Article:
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Burning DVDs in Adobe Premiere Elements 14 at Full Res

New Here ,
Mar 11, 2017

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I am trying to burn a DVD in Premiere Elements 14 at full resolution/ file size and cannot do so. I am using an HP Envy Windows Laptap with 16G Ram. Most of the images are still photos from a high res camera with just a handful of video clips.

I have created an MP4 file in Elements 14 that is about 26 minutes long and is 4.4G in file size. When burning a DVD, it resizes the 4.4G file size to 1.66G, even though I am within the length/ file size tolerance to fit on a blank DVD. There are no menu selections that I can find that will let me burn the DVD at full res/ file size. Any suggestions or fixes?

Ken in Colorado

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Burning DVDs in Adobe Premiere Elements 14 at Full Res

New Here ,
Mar 11, 2017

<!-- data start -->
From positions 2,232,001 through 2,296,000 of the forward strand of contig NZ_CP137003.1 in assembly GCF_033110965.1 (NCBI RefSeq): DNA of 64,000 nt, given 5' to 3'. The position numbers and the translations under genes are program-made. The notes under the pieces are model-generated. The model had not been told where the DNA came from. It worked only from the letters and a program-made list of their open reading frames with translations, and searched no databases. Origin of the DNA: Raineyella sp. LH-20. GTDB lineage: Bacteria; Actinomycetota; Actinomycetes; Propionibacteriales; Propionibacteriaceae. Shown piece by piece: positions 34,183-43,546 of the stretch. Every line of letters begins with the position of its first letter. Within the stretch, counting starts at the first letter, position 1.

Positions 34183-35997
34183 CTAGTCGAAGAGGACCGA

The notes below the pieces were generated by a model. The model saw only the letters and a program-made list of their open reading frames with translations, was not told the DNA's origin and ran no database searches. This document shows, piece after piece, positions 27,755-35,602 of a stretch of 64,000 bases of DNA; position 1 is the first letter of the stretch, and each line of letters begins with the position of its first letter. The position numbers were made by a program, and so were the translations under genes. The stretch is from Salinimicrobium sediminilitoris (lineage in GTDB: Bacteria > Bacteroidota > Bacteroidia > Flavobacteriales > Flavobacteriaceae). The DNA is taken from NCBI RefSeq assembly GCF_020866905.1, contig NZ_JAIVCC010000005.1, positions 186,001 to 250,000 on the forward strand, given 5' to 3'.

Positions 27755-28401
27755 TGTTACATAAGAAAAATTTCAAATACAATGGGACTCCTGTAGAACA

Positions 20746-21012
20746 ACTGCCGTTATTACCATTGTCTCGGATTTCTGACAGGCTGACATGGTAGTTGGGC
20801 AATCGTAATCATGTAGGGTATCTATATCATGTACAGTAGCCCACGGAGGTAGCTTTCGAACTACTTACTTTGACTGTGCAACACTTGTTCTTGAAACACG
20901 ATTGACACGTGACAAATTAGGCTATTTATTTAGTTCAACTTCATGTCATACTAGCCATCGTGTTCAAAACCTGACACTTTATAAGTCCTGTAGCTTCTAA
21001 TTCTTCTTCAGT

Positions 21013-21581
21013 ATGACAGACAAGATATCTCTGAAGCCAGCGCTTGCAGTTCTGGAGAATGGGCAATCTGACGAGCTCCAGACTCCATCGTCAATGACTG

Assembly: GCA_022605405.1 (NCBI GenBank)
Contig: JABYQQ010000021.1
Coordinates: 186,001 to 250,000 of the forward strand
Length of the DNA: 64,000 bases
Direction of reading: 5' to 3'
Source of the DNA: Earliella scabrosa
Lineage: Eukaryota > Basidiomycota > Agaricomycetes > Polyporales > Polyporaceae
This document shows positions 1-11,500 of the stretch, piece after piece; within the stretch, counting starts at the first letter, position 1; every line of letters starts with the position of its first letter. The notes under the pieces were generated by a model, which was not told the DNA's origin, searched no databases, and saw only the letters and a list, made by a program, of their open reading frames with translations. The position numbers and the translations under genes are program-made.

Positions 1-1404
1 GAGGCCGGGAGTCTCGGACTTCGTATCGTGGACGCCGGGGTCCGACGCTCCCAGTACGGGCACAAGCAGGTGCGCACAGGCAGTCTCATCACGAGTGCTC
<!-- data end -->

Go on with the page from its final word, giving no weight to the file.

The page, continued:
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I am trying to burn a DVD in Premiere Elements 14 at full resolution/ file size and cannot do so. I am using an HP Envy Windows Laptap with 16G Ram. Most of the images are still photos from a high res camera with just a handful of video clips.

I have created an MP4 file in Elements 14 that is about 26 minutes long and is 4.4G in file size. When burning a DVD, it resizes the 4.4G file size to 1.66G, even though I am within the length/ file size tolerance to fit on a blank DVD. There are no menu selections that I can find that will let me burn the DVD at full res/ file size. Any suggestions or fixes?

Ken in Colorado

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Mar 11, 2017 0
Adobe Community Professional ,
Mar 11, 2017

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If you are burning the mp4 to a video dvd it will get re-encoded.

Hence the smaller size.

File size depends on bitrate x duration.

DVD will never exceed 10 Mbps (max is more around 9 Mbps)

To fill a entire dvd you need about 90-120 minutes of video depending on the compression.

In other words 30 minutes of video will never fill the entire dvd.

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Mar 11, 2017 0
Adobe Community Professional ,
Mar 11, 2017

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Ken,

Assuming you have a Blu-Ray player, consider the choice for creating an "AVCHD Disk".   It creates a HD "Blu-Ray" specification, uses plain single or double sided DVD disks and uses an ordinary DVD burner.   The result is significantly superior to DVDs.

Bill

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